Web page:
It’s the first of October, which for many means this is the month of horror. I never celebrate Halloween, or any other yearly celebration either - not even Christmas or Easter. But this time of the years I’m always getting reminded of when I met the Ackermonster himself, Forrest J. Ackerman. To be honest, I can’t even remember what year it was, but I guess it was during very early 2000. I was dating a guy from Stockholm (I lived in the small boring town of Östersund at the time) and together we went to San Diego for a week, at least as a base - but we also drove up to Los Angeles for a couple of days.
My goal with vacations is always to experience something out of the ordinary, and I don’t mean risking my life or anything. But doing something I always will remember. This time I visited Ackerman’s homepage and sent him an email. We would be in in LA on a Sunday, which was the day Ackerman’s house was closed for visitors - but when he, or the guy handling the communication, heard we were coming all the way from Sweden he glady opened the doors to let us visit.
It took us sometime to find the house, and when we finally found the Son of Ackermansion, overgrown by vegetation and - to be honest - looking like a mess from the outside. But it was a big house, hard to take care of for an elderly man. We walked to the backside and was greeted by a friend of his, a man I can’t remember the name of - but he had worked with stop-motion animator Dave Allen, a detail I never forgot. Ackerman met us in his library on the bottom floor and showed us his enormous collection of books, but everywhere - and I mean EVERYWHERE - was rare, cool and amazing sci-fi and horror memorabilia. In a corner was the stop-motion skeleton to one of the dinosaurs in the original King Kong and on his finger was Bela Lugosi’s finger ring from Dracula. Wow. I touched it.
He continued up to the upper floors, filled with amazing artwork on the walls, props and a bizarre, green carpet covering every inch of the floor. In one room was a replica of the robot from Metropolis, built by director William Malone. Ackerman himself was a pleasure, a genuinely smart and charming man (I later learned he was an atheist, which only gave him more points in my eyes). While I was too nervous to remember what he actually told me - except his classic tale how he discovered science fiction once upon a time, a book jumped out at him - one thing stuck with me, how he loved Starship Troopers, which according to him was an intelligent sci-fi movie, a great satire. He was old and frail, but enthusiastic as hell, but when we were suppose to visit the basement he stayed up in the house, and let this other man guide us.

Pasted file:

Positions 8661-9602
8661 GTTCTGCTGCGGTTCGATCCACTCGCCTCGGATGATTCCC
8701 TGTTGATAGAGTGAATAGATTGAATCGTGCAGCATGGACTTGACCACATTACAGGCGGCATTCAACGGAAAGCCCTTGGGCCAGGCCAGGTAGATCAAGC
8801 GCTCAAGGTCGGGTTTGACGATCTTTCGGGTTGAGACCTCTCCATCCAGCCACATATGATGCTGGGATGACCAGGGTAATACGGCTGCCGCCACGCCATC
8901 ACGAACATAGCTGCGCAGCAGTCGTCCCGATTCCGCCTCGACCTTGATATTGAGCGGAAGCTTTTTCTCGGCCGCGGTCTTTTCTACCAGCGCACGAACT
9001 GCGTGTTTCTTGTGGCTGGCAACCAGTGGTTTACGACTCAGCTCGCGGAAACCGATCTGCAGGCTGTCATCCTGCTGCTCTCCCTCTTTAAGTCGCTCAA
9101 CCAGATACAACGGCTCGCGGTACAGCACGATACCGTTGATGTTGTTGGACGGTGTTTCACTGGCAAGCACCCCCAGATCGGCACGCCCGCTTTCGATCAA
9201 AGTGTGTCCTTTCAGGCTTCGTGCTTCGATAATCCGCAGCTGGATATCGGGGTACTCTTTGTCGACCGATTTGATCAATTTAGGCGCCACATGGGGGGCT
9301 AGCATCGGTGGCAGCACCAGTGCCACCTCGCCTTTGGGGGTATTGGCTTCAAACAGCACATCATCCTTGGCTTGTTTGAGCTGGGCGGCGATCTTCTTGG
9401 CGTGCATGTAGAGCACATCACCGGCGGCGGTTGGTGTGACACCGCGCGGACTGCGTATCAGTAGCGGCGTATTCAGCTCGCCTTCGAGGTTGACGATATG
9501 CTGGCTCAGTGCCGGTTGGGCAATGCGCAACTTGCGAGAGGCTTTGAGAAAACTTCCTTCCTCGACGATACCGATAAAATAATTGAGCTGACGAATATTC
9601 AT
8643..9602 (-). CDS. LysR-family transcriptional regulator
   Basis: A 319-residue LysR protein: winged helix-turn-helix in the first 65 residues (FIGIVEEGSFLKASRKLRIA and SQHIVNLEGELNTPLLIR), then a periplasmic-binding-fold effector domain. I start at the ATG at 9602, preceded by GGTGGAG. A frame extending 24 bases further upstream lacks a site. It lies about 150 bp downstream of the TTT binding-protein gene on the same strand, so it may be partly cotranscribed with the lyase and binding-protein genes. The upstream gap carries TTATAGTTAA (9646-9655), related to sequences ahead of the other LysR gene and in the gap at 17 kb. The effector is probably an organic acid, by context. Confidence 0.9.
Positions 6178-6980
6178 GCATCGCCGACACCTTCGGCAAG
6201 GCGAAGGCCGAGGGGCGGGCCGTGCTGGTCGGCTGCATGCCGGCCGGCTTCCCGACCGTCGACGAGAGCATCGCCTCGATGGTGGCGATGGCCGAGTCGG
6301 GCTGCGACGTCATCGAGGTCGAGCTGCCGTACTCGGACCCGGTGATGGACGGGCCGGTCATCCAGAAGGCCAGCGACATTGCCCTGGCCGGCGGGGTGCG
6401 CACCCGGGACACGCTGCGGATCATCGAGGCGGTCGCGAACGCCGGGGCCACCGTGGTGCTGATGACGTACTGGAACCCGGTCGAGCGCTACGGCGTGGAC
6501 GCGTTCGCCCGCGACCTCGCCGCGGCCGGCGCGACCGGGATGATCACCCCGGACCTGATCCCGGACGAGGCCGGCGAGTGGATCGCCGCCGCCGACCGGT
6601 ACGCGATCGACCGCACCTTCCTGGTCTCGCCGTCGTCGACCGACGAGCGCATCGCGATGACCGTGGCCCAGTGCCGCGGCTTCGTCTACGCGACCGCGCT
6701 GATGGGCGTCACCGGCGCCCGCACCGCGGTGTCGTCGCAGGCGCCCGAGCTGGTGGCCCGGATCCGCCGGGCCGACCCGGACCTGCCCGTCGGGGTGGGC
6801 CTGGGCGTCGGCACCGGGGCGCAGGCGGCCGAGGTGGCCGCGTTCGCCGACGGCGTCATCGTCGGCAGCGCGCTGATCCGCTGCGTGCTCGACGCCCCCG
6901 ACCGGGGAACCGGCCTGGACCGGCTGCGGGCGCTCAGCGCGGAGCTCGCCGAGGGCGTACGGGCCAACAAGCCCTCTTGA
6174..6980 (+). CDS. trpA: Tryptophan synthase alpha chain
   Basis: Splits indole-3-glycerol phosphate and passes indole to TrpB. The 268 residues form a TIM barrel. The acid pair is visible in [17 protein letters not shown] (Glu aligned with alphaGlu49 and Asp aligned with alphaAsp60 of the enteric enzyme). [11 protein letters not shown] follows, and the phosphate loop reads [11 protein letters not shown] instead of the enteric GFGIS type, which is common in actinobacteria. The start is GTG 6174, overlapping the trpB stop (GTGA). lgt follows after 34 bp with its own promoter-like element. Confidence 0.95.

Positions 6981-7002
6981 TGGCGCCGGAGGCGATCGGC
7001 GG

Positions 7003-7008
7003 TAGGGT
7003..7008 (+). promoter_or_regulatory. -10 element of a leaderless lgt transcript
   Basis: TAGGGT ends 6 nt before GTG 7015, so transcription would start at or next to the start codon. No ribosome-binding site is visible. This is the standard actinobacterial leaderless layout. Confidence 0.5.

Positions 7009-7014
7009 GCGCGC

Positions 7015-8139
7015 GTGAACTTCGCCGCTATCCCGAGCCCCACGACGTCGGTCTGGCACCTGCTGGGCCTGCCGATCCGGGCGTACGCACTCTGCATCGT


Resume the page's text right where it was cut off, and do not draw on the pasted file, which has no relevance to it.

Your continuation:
Deep down there it was filled with old masks, monsters, props - most of it decaying in the darkness. His assistant, told us to be careful of the snakes - and continued to tell us about his friend, a snake handler, who got bitten and ended up totally paralyzed! We got out of there quickly.
Up in the house Ackerman greeted us with a friendly smile and asked if we wanted to join him for lunch! How could we say no! But before that he gave me a lithography who had some of Lon Chaney’s make-up mixed into the color! I also got a book about him, and he refused to take any money for it! This elderly monster joined us in our car and showed us the way to his favorite restaurant, House of Pies, where he also demanded to pay for the lunch himself! I think we ate a very delicious mushroom soup and maybe some pie for dessert. His assistant, the special effects man, was also with us - and a man who also was at the Son of the Ackermansion -. resting in a nearby room upstairs, and I always wondered who he was. I still wonder. My gaydar noticed something in this older man, probably the same age as Ackerman, who wore a striped shirt and a nice-looking jacket. He told us about his travels in Europe during the forties and the cool thing is that he actually visited the legendary horror theatre Le Théâtre du Grand-Guignol, more known as simply Grand Guignol.
After this wonderful lunch we took farewell to Ackerman and his friends.
I never took any photos (but I know somewhere is material on an old H8-tape) and never asked Ackerman to signed any of the stuff, even if I think the lithograph is signed in person by him. I recently checked the value and it was way more than I ever could imagine!
Even if my memories is getting more weak for each year, details disappear into the mist and the fact that I was a totally different person then (oh, there’s so much I would have done different if this was today - I wish I could have asked him some intelligent questions for example, and not behaving like the typical fanboy), I will never forget this day in Ackerman’s Karloffornia.